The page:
November 29, 2015

DSMM Submits Memorandum on the Special Sitting of Parliament

The following is the memorandum sent to Venkaiah Naidu, minister for parliamentary affairs and Rajnath Singh, minister for home, Government of India on November 24, 2015 by the Dalit Shoshan Mukti Manch regarding the issues to be raised in the special sitting of parliament held on the occasion of the 125th birth anniversary of Dr B R Ambedkar.

THE proposed beginning of the winter session of parliament with a special sitting on the occasion of the 125th birth anniversary of Dr B R Ambedkar is a welcome step by the government.

According to the media reports, the first two days have been allotted for a special sitting to discuss on Ambedkar and Constitution. We hope this decision will be implemented in the true spirit as espoused by Dr Ambedkar. We urge upon the government to extend the special sitting to five days instead of two days so that justice is done to the important agendas. 

DSMM feels that it is not enough to confine to just holding a discussion. This special sitting should take steps for the betterment of the position of dalits in our country. Therefore, we appeal the Government of India to seriously look into the issues concerning dalits and make the needed laws in advancing social justice as was dreamt by Dr Ambedkar. For that, we are suggesting the following points to be considered for agenda for this special sitting of parliament.




When we look at the number of SCs and STs in private sector jobs, it is very low. The CII Survey of the Private Sector’s Manpower (2011) has revealed that the proportion of SC and ST employees in the private sector in some of the most industrialised states hardly reflects their population strength in those states. For example, SCs and STs make up 19.1 percent of Maharashtra’s population, but their share in private sector employment is only 5 percent. In Gujarat and Karnataka, SCs and STs are around 9 percent of the total private sector staff strength, but together account for 22 percent and 23 percent respectively of the populations of these two states. This number is even less in sectors like IT.

Almost all the private sector firms depend on the government for providing them with subsidised land, power and other incentives, but refuse to implement any welfare measures for the people. The government should enact a legislation mandating the provision of reservations for SC/STs in the private sector. It should also extend reservations to all the Scheduled Caste people irrespective of their religion.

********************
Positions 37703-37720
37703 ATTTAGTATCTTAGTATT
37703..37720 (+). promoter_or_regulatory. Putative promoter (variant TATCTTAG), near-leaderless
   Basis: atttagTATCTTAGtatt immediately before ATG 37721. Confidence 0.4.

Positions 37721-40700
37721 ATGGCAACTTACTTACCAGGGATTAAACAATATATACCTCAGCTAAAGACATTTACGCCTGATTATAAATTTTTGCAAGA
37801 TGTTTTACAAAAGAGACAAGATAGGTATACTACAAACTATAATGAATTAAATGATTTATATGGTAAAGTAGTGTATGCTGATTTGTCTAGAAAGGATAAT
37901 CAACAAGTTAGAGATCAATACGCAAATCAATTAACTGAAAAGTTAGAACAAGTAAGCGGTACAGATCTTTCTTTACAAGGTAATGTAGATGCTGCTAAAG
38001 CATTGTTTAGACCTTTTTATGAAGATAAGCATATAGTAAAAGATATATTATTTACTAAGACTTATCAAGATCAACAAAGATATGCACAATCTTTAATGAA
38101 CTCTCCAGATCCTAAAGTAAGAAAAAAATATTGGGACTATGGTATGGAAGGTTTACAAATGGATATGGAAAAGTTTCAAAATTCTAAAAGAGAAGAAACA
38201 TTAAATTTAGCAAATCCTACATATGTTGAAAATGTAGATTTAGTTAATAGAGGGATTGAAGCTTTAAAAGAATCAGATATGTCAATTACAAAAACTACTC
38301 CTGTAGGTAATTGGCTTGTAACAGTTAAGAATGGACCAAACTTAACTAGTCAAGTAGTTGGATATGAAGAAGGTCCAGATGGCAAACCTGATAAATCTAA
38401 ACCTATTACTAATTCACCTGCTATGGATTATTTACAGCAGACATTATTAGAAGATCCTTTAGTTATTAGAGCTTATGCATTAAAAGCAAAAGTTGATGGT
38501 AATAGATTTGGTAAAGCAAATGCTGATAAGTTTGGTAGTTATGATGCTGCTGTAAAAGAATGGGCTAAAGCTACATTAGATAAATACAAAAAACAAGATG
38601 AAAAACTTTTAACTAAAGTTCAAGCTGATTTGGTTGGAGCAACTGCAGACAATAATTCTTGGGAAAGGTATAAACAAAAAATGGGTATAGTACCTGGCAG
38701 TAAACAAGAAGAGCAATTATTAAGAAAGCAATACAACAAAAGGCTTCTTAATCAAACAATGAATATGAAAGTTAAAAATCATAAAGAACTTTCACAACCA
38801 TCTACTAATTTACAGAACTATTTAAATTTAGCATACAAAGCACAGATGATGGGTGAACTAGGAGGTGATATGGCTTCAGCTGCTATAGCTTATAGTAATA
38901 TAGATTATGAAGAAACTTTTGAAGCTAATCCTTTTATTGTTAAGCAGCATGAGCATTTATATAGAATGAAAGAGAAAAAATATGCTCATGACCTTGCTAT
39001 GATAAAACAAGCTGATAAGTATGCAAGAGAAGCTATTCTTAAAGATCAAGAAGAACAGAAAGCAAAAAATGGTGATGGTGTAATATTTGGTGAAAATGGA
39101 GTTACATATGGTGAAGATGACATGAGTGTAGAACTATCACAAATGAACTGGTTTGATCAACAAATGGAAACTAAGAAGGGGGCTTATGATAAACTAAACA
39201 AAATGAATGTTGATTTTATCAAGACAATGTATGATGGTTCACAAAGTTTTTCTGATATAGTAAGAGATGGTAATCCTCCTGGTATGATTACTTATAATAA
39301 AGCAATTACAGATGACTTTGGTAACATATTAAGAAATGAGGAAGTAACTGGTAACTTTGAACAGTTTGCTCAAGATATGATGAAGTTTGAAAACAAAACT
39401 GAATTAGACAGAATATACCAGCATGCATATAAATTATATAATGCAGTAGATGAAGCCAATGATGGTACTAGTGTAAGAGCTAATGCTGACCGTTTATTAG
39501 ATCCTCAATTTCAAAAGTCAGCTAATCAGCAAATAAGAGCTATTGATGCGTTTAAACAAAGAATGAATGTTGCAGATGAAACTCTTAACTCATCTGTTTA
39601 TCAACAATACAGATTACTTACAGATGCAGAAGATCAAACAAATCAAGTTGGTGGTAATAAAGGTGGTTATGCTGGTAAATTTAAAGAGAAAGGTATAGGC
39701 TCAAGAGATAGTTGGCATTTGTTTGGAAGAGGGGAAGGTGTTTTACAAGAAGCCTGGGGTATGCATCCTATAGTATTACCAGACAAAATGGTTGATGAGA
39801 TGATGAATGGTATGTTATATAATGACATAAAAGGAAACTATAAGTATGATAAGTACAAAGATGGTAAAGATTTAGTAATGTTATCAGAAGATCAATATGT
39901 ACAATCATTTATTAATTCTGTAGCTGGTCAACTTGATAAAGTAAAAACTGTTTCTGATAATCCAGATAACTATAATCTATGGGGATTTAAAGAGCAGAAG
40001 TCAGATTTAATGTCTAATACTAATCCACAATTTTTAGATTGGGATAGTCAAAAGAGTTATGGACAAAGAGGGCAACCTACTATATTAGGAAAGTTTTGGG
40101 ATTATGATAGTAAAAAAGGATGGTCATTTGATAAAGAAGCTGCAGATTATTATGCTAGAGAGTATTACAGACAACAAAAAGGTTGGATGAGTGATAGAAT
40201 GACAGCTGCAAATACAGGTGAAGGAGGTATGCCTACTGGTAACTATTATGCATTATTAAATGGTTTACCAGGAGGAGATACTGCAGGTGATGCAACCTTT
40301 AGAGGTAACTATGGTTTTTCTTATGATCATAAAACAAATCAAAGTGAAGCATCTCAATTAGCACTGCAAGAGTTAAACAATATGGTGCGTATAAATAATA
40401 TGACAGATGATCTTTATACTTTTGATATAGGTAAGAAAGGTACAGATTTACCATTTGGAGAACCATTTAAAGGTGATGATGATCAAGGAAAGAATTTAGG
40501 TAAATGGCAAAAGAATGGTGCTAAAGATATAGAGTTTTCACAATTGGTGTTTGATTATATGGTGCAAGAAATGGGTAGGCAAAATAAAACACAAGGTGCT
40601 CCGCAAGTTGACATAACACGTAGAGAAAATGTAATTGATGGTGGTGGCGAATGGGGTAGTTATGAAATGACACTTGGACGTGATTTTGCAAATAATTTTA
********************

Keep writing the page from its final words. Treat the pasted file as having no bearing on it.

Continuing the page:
The Scheduled Castes Special Component Plan which is now called Sub-Plan (SCSP) is a crucial initiative in closing the development gap between the Scheduled Castes and the others. It is an important budgetary provision for dalits. The mandated allocations in proportion to their population ratio have never been made by the government. Experience shows that even the meagre allocations for the welfare of the dalits are also not spent fully. There also have been several glaring cases of diversion of SCSP funds for entirely different uses like construction of flyovers, Commonwealth Games etc. It is clear that the SCSP has been widely violated in actual practice, which the government itself had admitted in the 12th Plan document. In order to ensure an effective implementation of the SCSP, there is an urgent need to enact a national level legislation to provide statutory backing to the provisions of the SCSP. The government should enact a legislation providing statutory backing to the SCSP.




The SC/ST Prevention of Atrocities Bill 2015 which is pending in the Rajya Sabha should be passed in this session. Attacks on dalits continue to rise all over the country. The growing consciousness among dalits is sought to be met with brutal oppression and atrocities. Tardy investigation, huge pendency of cases and low conviction rate, negative and reluctant attitude of investigating officers, political interference in the cases registered under the Act are the major bottlenecks in curbing the crime on dalits.

There is a need for legislation for reservation for SCs, STs and BCs in professional, technical and other higher education institutions in the private sector. The 93rd Amendment inserting new Clause (5) in Article 15 was enacted in 2005 for this very purpose.  The implementation of that Constitutional amendment has been evaded in the last 10 years causing great loss to the SCs, STs and also BCs and undue and excessive profits to the owners of private colleges and private universities.




All the backlogs in reserved seats and posts and in promotions for SCs, STs and OBCs must be filled forthwith with special recruitment drives within a specified time frame.




Formulate a special mission to eradicate untouchability as there is a need to take up a nationwide special propaganda campaign against social discrimination and untouchability. In the mid-day meal scheme either the cook or the server should be an SC woman. Resistance from any quarters should be firmly repelled.

The following legislations also need to be moved in the parliament and be passed: